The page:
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United States ex rel. Worthy v. Eastern Maine Health Care Systems

United States District Court, D. Maine

January 18, 2017

UNITED STATES OF AMERICA, ex rel. JENNIFER WORTHY, and in her own name solely regarding individual retaliation claims, Plaintiff/Relator,



         Jennifer Worthy claims that the Defendants violated the False Claims Act by submitting false and fraudulent claims to the Medicare program through unlawful billing practices. She also claims that the Defendants retaliated against her in violation of the False Claims Act and Maine Whistleblowers' Protection Act because of her efforts to stop the unlawful billing practices. Each of the Defendants moves to dismiss Counts I, II, IV, and V of the complaint. The Court grants in part and denies in part each of these motions. Specifically, the Court grants California Healthcare Medical Billing's motion to dismiss Count V, the retaliation count, in its entirety because there is no factual allegation that will support the conclusion that it was ever the Plaintiff's employer. The Court also grants Mercy and Accretive's motion to dismiss Count V, but only with respect to the Maine Whistleblowers' Protection Act retaliation claim for monetary damages and attorney's fees, based on the parties' concession that the Plaintiff failed to file her constructive discharge claim in a timely manner as required by Maine law. The Court denies the motions with respect to the remaining counts.

         I. BACKGROUND

         A. Procedural History

         On April 29, 2014, Jennifer Worthy filed a sealed qui tam complaint under the False Claims Act (FCA), 31 U.S.C. §§ 3729 et seq., for and on behalf of the United States of America, and on her own behalf regarding her § 3730(h) retaliation claim, against Mercy Hospital, Mercy Health System of Maine, Eastern Maine Healthcare Systems (EMHS), California Healthcare Medical Billing, Inc. (CHMB), and Accretive Health, Inc. (Accretive). Compl. (Filed Under Seal); Demand for Jury Trial; and Req. for Injunctive Relief (ECF No. 1). She amended her complaint on August 14, 2014, again filing it under seal. First Am. Compl. (Filed Under Seal); Demand for Jury Trial; and Req. for Injunctive Relief (ECF No. 9). On January 12, 2015, Ms. Worthy amended her complaint a second time and filed it under seal. Second Am. Compl. (Filed Under Seal); Demand for Jury Trial; and Req. for Injunctive Relief (ECF No. 21). On March 9, 2015, the United States declined to intervene in the action. United States Notice of Election to Decline Intervention (ECF No. 24). As a result, the Court ordered that Ms. Worthy unseal the Second Amended Complaint and serve it upon the Defendants. Order (ECF No. 27). On January 21, 2016, with consent of all the Defendants, Ms. Worthy amended her complaint for a third time, adding a claim under the Maine Whistleblowers' Protection Act (MWPA), 26 M.R.S. §§ 831 et seq. Third Am. Compl.; Demand for Jury Trial; and Req. for Injunctive Relief (ECF No. 58) (TAC).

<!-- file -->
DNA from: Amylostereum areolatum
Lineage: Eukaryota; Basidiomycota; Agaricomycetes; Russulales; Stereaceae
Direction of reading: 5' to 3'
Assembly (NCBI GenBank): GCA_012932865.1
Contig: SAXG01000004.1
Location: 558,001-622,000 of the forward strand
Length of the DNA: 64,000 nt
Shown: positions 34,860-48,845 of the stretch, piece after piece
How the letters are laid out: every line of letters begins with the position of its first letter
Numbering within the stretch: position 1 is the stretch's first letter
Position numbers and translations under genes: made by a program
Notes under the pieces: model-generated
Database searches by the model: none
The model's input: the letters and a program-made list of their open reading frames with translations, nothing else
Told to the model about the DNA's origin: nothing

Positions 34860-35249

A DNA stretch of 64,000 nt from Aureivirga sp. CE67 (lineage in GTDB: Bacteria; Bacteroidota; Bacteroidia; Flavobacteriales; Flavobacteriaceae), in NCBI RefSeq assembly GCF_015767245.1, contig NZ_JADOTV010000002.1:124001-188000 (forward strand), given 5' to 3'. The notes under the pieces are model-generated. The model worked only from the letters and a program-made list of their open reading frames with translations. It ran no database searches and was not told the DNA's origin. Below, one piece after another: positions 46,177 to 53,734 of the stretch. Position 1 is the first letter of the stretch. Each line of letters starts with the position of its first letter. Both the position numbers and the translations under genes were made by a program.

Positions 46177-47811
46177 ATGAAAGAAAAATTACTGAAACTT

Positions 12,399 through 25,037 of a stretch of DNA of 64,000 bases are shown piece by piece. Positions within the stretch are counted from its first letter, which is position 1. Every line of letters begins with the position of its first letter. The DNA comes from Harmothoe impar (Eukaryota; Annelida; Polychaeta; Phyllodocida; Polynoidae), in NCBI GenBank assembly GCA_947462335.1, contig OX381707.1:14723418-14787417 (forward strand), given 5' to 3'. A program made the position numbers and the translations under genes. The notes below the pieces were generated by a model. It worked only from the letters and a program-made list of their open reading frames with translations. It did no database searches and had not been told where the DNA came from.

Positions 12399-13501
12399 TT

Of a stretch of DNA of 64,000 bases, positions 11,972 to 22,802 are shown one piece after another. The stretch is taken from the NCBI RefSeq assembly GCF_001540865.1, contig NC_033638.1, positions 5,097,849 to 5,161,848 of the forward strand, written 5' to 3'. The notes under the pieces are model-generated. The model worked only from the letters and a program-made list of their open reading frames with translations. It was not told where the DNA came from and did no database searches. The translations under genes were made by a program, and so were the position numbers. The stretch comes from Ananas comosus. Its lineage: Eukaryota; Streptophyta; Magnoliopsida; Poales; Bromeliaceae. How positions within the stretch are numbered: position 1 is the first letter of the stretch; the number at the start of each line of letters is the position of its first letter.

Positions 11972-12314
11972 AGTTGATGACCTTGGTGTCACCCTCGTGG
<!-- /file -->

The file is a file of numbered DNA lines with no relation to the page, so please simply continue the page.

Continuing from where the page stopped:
As refined by the Third Amended Complaint, Ms. Worthy is making the following claims:

(1) Count I: FCA against all Defendants for presentation of false claims in alleged violation of 31 U.S.C. § 3729(a)(1)(A);
(2) Count II: FCA against all Defendants for making or using false record or statement to cause claim to be paid in alleged violation of 31 U.S.C. § 3729(a)(1)(B);
(3) Count III: FCA against all Defendants for making or using false record or statement to conceal, avoid, and/or decrease obligation to repay money in alleged violation of 31 U.S.C. § 3729(a)(1)(G);
(4) Count IV: FCA against all Defendants for engaging in a conspiracy to defraud the Government in alleged violation of 31 U.S.C. § 3729(a)(1)(C); and
(5) Count V: Unlawful retaliation under the FCA, 31 U.S.C. § 3730(h) and under the MWPA, 26 M.R.S. §§ 831-840.